‘Top Companies’ develop talent from the inside out

Strong leadership is more than a competitive advantage. It separates world-class companies from the rest.

In 2011, AON Hewitt released the results of a study conducted to identify key trends in strategy, leadership, talent and sustainability. In addition to the completion of a survey questionnaire, their research included interviews with 900 executives from top performing companies around the globe, to determine what they are doing to achieve “Top Company” success.

Leadership is the key defining variable. Michael Useem, professor of management and director of the Leadership Center at Wharton School, states that, “a culture of leadership development from the top down defines this year’s Top Companies…” These companies are willing to walk the talk. They emphasize the value of growing leadership capabilities at all levels of the organization.

What are leaders in Top Companies demonstrating?

The results of interviews with the 900 executives around the world surfaced key trends for leadership and organizational success that include:

  • The emotional side of leadership as critical to maintaining calm and focus in times of permanent and disruptive stress.
  • Differential investment in top talent leverages scarcer resources to assure key talent is recognized, retrained and developed, even when fewer total resources are available.
  • Leadership programs and practices are highly integrated and embedded within their organizations.
  • Increasing diversity among the executive team and the leadership pipeline is of critical importance, and companies are feeling the urgency to take action.
  • Cultural agility is paramount to success – leaders must think globally, but act locally.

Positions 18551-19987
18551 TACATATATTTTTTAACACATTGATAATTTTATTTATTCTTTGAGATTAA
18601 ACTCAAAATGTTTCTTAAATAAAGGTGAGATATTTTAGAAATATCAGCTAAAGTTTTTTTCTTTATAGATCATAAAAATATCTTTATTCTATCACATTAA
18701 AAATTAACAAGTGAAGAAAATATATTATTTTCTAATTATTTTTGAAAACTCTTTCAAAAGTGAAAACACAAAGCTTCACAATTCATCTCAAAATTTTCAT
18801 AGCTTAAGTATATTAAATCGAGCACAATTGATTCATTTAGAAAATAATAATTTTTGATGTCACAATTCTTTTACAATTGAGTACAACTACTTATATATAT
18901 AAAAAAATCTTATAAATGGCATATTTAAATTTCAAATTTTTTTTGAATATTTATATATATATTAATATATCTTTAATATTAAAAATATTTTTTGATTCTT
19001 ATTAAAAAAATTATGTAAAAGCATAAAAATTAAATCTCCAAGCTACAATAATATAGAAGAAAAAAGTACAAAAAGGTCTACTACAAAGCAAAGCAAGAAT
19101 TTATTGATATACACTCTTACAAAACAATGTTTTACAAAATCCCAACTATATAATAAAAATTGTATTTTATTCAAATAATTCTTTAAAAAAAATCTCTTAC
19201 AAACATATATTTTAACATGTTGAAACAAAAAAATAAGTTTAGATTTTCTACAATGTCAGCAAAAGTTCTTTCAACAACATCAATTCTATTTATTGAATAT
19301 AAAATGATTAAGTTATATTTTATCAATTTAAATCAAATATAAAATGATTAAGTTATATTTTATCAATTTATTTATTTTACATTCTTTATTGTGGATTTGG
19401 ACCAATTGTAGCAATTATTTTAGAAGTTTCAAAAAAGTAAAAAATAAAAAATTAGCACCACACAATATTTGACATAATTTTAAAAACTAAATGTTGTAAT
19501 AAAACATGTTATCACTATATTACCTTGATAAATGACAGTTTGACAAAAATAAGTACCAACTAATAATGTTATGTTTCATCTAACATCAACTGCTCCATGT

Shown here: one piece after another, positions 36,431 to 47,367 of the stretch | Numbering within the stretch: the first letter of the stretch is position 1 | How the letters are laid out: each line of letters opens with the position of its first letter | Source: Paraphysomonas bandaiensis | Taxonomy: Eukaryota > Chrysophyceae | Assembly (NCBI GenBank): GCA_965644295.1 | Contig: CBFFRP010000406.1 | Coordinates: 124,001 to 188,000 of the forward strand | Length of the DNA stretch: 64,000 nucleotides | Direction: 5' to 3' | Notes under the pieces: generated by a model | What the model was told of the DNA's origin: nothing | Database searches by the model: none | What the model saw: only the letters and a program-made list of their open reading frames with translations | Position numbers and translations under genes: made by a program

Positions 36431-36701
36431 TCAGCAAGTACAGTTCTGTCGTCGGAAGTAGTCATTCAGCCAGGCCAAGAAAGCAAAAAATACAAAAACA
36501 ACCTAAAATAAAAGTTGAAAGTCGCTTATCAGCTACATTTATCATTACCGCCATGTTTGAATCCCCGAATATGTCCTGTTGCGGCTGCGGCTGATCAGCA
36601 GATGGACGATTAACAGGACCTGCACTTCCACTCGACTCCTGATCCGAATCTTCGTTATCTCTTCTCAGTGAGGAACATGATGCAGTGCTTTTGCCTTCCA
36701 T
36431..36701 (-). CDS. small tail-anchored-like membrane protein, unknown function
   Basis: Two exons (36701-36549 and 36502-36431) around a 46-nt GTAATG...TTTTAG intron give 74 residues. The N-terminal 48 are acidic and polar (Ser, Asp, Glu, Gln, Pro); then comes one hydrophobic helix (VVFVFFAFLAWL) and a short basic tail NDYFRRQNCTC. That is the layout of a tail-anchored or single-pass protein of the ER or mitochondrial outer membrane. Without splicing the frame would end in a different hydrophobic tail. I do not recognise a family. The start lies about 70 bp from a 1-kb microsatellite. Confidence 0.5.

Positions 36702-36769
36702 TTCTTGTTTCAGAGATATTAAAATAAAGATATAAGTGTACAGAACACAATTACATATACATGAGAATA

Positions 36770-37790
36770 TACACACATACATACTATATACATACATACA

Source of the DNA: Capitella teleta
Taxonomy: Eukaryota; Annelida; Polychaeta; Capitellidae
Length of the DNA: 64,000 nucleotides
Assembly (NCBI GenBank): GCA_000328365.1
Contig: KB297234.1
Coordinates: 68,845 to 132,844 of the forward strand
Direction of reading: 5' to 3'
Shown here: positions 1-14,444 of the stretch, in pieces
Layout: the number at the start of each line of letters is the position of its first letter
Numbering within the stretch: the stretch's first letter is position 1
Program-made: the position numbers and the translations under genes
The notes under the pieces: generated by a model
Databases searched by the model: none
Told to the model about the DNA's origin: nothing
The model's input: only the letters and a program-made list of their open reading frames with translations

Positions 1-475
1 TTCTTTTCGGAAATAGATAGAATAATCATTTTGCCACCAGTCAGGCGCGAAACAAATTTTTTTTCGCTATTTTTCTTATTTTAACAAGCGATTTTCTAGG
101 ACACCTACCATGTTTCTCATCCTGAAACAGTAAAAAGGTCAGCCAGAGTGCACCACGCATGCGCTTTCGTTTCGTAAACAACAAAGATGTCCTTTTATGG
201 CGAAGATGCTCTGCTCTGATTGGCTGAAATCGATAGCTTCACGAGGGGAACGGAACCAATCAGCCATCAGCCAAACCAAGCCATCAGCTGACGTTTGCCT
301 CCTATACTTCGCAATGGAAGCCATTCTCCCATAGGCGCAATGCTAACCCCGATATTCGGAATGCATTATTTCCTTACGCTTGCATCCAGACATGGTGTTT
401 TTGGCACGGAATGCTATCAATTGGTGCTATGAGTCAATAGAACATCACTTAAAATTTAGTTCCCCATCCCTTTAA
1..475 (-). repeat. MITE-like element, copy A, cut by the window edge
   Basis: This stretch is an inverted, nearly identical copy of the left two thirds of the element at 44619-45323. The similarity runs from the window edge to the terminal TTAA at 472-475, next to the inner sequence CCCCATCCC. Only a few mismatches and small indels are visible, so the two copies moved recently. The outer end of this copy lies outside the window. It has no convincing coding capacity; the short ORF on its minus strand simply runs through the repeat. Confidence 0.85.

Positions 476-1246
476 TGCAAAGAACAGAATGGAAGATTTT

Emotional side of leadership

In our work with leaders, we utilize the language and concepts imbedded in the body of knowledge now referred to as Emotional Intelligence. It is the result of 30-plus years of research that continues to evolve on the science of the brain. What we know is that in times of “permanent and disruptive stress,” leaders must exercise their emotional intelligence to counteract the fight or flight reaction. It is a physiological response to stress that reduces our ability to think. The results of the AON Hewitt study reinforces the emerging awareness that IQ and technical skills are baseline skills. It is the integration of emotional intelligence competencies that set the best leaders apart from the rest.

Doris Kearns Goodwin, in an interview with a journalist, described President Abraham Lincoln as a leader who demonstrated a high level emotional intelligence. “What Lincoln had going for him was a core of emotional strengths that today are called emotional intelligence. When rivalries sprung up, he was able to stand in the center of the storm. He wrote letters asking for forgiveness for speaking in haste. He wrote what we called a ‘hot letter’ when his temper flared and then stamped them, never signed, never sent. He invited rivals to go for a walk or a carriage ride. In essence, he was kind. Somehow he knew that human relations are the core of success. He managed people who did not sit with him or speak with him with sensitivity and kindness.”


Leadership programs and practices are highly integrated